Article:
I love the Borders Book Festival with a passion, and not just because it's in Melrose, the region's historical heart and a place where I spent four idyllic years living on the shoulder of the Eildon Hills, which the Romans called Trimontium. I was a performer three years ago, just before I took up writing full time, and I've never felt so welcomed, and at the end of festival party on the Sunday night the spirit of optimism, togetherness and joy of books and writing lasted until dawn. The organisers have made it one of the must-visit events on the Scottish cultural calendar. It's smaller and more compact and user-friendly than the megalithic Edinburgh Book extravaganza and all the better for it.
The Walter Scott prize is now the fourth biggest book award in the UK, with £25,000 for the lucky winner and it's the brainchild of the Duke of Buccleuch, who has a plainly heartfelt affection for his famous ancestor. On Saturday, the shortlisted books were introduced by Festival director Alistair Moffat and the brilliant John Sessions read an extract, somehow managing to give each of them the unique voice its author intended. In the readings, the quality of the writing shone out, reaching into the hearts of the packed audience who listened in reverent silence. It was a fantastic performance by a wonderful actor. When the applause died down, Jim Naughtie, a book festival regular, announced the winner - Sebastian Barry's On Canaan's Side - and the prize was presented by the Duke.
Later, Barry and his fellow shortlisters Andrew Miller (Pure) and Allan Hollinghurst (The Strangers Child) - the others were The Sister Brothers, by Patrick De Witt, The Quality of Mercy by the late Barry Unsworth, and Half Blood Blues by Esi Edugyan - took the stage to talk about the craft of historical writing with Jonathan Tweedie, of Festival sponsors Brewin Dolphin. It was entertaining as well as fascinating, especially when the lugubrious Dubliner read from his prizewinning novel - 'I'm only going to give you one sentence. Unfortunately it's a sentence that runs for a page and a half' - a rumbustuous, rollicking monologue that alternately tugged the heartstrings and had the audience chortling with laughter. Fascinating, because no-one on stage seemed to have a concrete idea what actually constituted a historical novel and one of them seemed genuinely surprised that anybody thought he'd written one. And that's the only problem I have with the Walter Scott prize: the fact that the definition of historical fiction is so enormously broad. The single hard and fast rule is that the book must be set more than sixty years ago (the sub-title for Scott's Waverley is 'Tis sixty years hence'). It's meant that the majority of the books shortlisted so far have been works of literary fiction set just far enough in the past to meet the criteria. They've all been wonderful books, but I doubt if most of their authors would have described them as historical fiction before they made the shortlist. True, Hilary Mantel's Wolf Hall bridged the gap, but the only genuine cheerleader for what I'd call commercial historical fiction has been CJ Sansom's Heartstone and for me there might have been an element of tokenism in that, because I don't think it's his best work.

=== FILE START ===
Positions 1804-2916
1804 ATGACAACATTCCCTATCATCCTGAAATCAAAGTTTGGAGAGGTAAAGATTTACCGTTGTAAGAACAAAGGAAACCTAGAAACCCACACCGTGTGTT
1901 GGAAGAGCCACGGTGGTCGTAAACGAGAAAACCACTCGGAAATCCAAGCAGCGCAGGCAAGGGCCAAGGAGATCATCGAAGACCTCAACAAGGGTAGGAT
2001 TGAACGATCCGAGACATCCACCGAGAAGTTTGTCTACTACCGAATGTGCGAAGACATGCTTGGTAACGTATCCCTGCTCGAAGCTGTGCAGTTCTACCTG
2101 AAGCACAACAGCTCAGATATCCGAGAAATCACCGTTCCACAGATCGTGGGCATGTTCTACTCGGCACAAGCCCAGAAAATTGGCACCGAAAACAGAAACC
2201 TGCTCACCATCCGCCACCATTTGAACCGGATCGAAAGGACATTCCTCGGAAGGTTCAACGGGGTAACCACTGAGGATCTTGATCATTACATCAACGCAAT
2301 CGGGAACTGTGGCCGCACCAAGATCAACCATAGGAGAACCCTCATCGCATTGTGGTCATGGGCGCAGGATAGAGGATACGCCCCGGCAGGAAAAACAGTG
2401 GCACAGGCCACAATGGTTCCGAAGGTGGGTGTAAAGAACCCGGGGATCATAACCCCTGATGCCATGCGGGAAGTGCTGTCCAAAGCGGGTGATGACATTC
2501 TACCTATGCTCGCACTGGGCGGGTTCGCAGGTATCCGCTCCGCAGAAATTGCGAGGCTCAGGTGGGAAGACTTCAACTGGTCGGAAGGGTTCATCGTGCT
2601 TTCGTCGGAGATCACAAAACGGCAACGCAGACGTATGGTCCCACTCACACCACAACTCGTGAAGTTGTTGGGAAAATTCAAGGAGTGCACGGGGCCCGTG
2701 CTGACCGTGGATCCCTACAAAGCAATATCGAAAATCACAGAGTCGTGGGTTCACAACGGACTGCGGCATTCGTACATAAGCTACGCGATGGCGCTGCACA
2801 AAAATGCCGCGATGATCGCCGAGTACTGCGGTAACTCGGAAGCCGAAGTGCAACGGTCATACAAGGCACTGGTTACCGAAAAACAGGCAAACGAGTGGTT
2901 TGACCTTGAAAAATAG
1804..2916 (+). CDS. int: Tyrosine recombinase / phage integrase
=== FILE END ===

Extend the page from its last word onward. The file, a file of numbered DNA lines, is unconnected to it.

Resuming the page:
So lets see a Bernard Cornwell, a Con Iggulden, a Robyn Young or a Robert Low making the list - or even, dare I say, a Jackson. Of course, you could argue that the quality of writing in the shortlisted books is exceptional: this is a prize that celebrates literary excellence and the reason mainstream historical fiction doesn't make the list is that it's not well enough written. Come to think of it that's why I go along to the award in the first place. I defy any writer of historical fiction to sit in the audience and not wish he was up there on the stage, and I come away every year vowing that my next book will be better, and one day it'll be me.